- What’s McKesson’s next move, post-Celesio bid failure?
- What does Cardinal Health’s CEO think about Obamacare’s effects?
- Is Walgreen’s CEO overpaid?
- How much did Walgreens pay for Kerr Drug?
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McKesson Fails to Gain Stakeholder Support for Celesio Bid
The McKesson-Celesio deal is dead (for now). In case you missed the drama, hedge fund Elliott Advisors successfully forced McKesson to raise its bid to €23.50 per share. Alas, McKesson unexpectedly announced yesterday that they did not reach the 75% completion threshold for Celesio’s outstanding shares and convertible bonds. Since the deal was supported by Franz Haniel (which owns 50.01%) and Elliott, McKesson will probably try again, although the Business Week article suggests that "German rules restrict the renewal of a failed tender offer." McKesson probably seek a generic purchasing joint venture with one its customers. A Rite Aid-McKesson deal now seems more likely, as I suggested last month in Fortune magazine .
Why This $101 Billion Health Care Company Does Not Model Growth from Obamacare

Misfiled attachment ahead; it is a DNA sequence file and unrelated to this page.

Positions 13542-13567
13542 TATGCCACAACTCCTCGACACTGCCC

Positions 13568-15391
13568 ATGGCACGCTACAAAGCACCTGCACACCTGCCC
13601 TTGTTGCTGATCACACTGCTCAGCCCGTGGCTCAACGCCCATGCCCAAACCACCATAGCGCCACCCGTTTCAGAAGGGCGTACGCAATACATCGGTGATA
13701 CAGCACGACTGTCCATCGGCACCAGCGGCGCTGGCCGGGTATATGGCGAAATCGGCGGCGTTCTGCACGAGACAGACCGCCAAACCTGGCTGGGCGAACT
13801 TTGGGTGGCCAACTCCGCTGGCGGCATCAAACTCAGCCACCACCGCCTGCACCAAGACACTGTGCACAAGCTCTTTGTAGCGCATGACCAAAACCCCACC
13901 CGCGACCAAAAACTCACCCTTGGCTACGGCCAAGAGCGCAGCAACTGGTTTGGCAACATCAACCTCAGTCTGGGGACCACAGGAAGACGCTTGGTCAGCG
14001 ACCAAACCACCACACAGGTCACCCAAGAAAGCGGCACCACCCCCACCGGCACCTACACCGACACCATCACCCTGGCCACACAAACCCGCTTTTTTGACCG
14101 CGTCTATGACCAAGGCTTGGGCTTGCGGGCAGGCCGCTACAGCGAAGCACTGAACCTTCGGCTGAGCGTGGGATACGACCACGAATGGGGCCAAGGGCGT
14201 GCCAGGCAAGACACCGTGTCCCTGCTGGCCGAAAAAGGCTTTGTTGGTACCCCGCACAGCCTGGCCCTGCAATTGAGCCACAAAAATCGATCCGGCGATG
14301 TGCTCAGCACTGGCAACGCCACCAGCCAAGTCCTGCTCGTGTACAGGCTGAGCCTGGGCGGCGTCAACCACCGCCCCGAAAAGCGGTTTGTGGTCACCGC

Check out this great video interview with Cardinal Health Chairman and CEO George Barrett. He describes the CVS Caremark deal and provides a fascinating overview of the headwinds and tailwinds from the Affordable Care Act. This interview is definitely worth 4:19 of your time.
We should all be as fortunate as Walgreen's Wasson
Walgreens’ stock has been on a tear, up 57.2% in 2013 compared with a 31.8% rise in the S&P 500. Nonetheless, Crain’s Chicago Business published this hit piece last month on Walgreen Co. CEO Greg Wasson’s compensation. The paper writes that “...the drugstore chain has chosen to insulate him from certain costs resulting from his management and decision-making.” A true Chicago-style takedown. Of course, McKesson's John Hammergren could give Greg a lesson or two.
Walgreen Co, Form 10-Q For the Quarterly Period Ended November 30, 2013
Regular readers know that I’m a big fan of public company filings with the Securities and Exchange Commission. (C’mon, who isn’t?) Buried in Note 4 of Walgreens’ most recent quarterly 10-Q filing, I found this fascinating tidbit about the Kerr Drug acquisition: “In November 2013, the Company completed its acquisition of certain assets of Kerr Drug and its affiliates for $173 million, subject to adjustment in certain circumstances.” In 2012, Kerr Drug's retail drugstores and specialty pharmacy business had total sales of $381 million. Thus, Walgreens’ paid about 45% (=173/381) of revenues. Now you know.
New Antidepressant Makes Friends’ Problems Seem Worse
I prescribe two tablets before viewing your friend’s Facebook page.